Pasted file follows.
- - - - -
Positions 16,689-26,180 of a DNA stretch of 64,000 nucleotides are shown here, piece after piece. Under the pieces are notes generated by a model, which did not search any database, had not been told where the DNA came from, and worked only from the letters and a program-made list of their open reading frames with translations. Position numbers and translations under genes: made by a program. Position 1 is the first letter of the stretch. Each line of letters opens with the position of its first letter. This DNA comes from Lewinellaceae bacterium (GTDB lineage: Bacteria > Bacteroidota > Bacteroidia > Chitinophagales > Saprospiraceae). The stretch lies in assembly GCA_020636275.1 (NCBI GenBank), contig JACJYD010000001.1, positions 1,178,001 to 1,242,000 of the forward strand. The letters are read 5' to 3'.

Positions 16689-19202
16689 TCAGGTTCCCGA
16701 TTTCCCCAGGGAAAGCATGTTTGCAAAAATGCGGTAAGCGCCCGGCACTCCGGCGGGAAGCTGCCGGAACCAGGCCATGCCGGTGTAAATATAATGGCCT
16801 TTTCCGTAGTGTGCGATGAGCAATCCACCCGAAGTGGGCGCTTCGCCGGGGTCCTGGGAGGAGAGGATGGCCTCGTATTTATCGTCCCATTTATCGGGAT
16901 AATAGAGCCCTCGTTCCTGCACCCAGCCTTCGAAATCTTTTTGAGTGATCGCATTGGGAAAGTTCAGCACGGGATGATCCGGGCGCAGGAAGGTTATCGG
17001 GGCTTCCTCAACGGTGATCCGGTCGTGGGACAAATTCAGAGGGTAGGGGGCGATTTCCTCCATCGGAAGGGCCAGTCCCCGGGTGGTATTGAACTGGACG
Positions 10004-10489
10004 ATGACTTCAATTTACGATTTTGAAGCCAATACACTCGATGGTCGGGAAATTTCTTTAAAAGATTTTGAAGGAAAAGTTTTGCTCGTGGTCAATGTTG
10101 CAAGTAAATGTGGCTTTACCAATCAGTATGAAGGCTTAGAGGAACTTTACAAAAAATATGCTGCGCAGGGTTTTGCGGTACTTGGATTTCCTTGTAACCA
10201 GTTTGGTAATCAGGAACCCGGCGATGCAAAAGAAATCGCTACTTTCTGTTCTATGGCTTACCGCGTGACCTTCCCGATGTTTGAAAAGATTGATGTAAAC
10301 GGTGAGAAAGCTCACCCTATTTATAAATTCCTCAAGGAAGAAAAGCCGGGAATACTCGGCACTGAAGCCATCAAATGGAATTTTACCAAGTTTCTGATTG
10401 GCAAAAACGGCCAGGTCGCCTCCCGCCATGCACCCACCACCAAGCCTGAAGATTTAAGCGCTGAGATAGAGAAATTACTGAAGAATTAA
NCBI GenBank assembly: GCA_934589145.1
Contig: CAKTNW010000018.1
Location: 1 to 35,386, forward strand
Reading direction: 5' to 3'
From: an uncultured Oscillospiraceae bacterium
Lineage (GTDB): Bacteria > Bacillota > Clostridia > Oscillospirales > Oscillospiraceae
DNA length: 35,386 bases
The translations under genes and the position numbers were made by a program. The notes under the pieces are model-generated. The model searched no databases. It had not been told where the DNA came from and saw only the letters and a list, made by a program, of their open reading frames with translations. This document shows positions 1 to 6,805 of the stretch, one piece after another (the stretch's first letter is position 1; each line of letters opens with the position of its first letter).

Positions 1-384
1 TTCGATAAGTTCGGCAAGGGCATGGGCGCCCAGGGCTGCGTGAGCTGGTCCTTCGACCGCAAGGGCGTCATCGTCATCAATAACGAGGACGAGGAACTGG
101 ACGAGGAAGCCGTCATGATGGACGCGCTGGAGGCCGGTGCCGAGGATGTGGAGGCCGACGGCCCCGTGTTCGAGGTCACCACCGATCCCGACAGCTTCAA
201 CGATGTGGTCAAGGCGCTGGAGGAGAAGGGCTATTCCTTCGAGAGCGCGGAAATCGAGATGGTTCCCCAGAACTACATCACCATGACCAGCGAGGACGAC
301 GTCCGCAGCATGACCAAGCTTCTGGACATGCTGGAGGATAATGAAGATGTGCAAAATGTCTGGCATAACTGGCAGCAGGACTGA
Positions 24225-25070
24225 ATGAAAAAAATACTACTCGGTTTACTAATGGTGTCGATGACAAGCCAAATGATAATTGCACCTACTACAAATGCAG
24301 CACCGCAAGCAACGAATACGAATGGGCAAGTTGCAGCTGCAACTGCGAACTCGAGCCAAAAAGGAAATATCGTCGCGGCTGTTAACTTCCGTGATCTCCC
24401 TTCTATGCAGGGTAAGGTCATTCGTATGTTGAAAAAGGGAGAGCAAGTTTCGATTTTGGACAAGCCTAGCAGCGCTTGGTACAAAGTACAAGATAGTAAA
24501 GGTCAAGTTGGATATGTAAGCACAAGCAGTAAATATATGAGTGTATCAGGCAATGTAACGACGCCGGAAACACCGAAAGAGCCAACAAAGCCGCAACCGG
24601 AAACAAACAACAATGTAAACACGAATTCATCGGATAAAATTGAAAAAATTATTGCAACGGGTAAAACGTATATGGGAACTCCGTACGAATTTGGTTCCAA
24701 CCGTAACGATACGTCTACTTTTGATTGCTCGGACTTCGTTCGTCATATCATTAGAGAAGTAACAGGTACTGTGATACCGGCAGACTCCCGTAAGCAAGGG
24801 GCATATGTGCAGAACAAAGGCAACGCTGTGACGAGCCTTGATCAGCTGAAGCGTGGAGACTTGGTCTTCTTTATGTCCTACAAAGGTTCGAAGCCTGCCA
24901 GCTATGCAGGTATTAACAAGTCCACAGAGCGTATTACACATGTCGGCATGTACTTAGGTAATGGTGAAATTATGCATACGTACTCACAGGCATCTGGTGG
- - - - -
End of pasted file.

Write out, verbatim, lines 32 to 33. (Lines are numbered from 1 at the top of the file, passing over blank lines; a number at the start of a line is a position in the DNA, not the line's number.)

24601 AAACAAACAACAATGTAAACACGAATTCATCGGATAAAATTGAAAAAATTATTGCAACGGGTAAAACGTATATGGGAACTCCGTACGAATTTGGTTCCAA
24701 CCGTAACGATACGTCTACTTTTGATTGCTCGGACTTCGTTCGTCATATCATTAGAGAAGTAACAGGTACTGTGATACCGGCAGACTCCCGTAAGCAAGGG